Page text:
Head coach Brett Brown invites the Sixers to his poker game (Jesse D. Garrabrant/ Getty).
Conventional wisdom says that the Philadelphia 76ers will be the worst team in the league this season. The roster features a dearth of NBA-level talent, the front office appears unconcerned with winning games, and everyone seems to have accepted that the primary goal of the season is to earn the top pick in June's draft. It will be a minor accomplishment if they don't finish with the worst winning percentage in NBA history.
Nevertheless, the Sixers are still a professional basketball team and must be ranked and rated just like any other. That includes receiving odds on winning the title from Las Vegas oddmakers. Except, this season, the Sixers appear to have broken the usual formula. From Tim Dahlberg for the Associated Press (via Next Impulse Sports):
As the NBA season tips off, the over-under for total wins for the 76ers this year is 16.5, the lowest of any team and the lowest that LVH sports book oddsmaker Jeff Sherman can remember putting up on any NBA team in the last decade or so.
That means optimistic Philly fans — assuming there are any for a team with only a handful of legitimate NBA players — can win money if they bet their team can win 17 games or more in the 82-game regular season. Conversely, those who think the 76ers are even worse than they look can cash in if the season win total is 16 or fewer. [...]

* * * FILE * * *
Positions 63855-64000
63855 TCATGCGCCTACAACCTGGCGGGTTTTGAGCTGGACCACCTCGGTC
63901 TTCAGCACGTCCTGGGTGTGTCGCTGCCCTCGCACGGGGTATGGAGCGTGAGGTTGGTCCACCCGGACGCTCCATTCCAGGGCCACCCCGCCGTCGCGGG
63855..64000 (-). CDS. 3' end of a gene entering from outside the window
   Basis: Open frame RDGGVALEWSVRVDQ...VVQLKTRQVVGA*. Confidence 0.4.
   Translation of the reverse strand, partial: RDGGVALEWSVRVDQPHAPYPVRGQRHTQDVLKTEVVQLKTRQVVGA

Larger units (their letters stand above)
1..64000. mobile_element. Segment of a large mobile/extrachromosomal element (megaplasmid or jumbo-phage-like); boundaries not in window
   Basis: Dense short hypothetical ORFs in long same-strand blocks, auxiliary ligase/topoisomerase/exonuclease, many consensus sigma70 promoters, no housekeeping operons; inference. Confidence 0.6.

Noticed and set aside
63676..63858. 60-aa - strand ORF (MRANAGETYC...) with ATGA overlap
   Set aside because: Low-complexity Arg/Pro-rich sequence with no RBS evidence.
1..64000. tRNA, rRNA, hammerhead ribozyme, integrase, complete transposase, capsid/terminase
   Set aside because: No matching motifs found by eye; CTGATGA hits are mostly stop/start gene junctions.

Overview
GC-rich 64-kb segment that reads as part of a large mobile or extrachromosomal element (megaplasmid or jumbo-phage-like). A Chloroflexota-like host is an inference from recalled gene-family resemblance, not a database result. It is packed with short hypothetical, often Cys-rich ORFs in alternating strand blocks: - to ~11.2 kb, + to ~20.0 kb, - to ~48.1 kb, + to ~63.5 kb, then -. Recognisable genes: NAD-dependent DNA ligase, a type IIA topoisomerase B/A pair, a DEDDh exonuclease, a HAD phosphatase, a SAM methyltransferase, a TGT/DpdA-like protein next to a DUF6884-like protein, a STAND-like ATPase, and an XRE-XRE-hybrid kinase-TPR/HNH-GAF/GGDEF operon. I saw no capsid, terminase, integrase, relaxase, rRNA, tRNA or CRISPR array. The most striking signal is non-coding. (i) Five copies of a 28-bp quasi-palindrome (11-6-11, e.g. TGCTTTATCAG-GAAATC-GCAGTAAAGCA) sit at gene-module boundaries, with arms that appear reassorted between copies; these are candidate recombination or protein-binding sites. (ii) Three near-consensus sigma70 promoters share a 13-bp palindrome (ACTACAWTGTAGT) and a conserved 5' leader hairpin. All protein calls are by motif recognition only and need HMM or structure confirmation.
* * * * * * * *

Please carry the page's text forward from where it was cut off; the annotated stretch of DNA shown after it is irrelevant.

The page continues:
It gets even better for true believers. They can get astronomical odds of 9,999-1 if they want to wager at the LVH on the 76ers winning the NBA title.
"It was the highest number our computers would let us put in," [oddsmaker Jeff] Sherman said.
There you have it: the Sixers are at the upper bound of potential NBA championship odds. It's as if the oddsmakers were really saying that their odds were infinite but couldn't risk having to pay a bettor forever and ever in case they somehow capture the Larry O'Brien Trophy. How would that even work, in a physical sense?
In a way, this news isn't that surprising, but it does provide a quantitative example of just how bad the Sixers are expected to be. Really, though, it's going to be just the first such stat this season. As the Sixers go about playing their 82-game schedule, we'll receive all the computational feedback we could ever want about their weaknesses and general ineptitude.
Enjoy the season, Philly fans!
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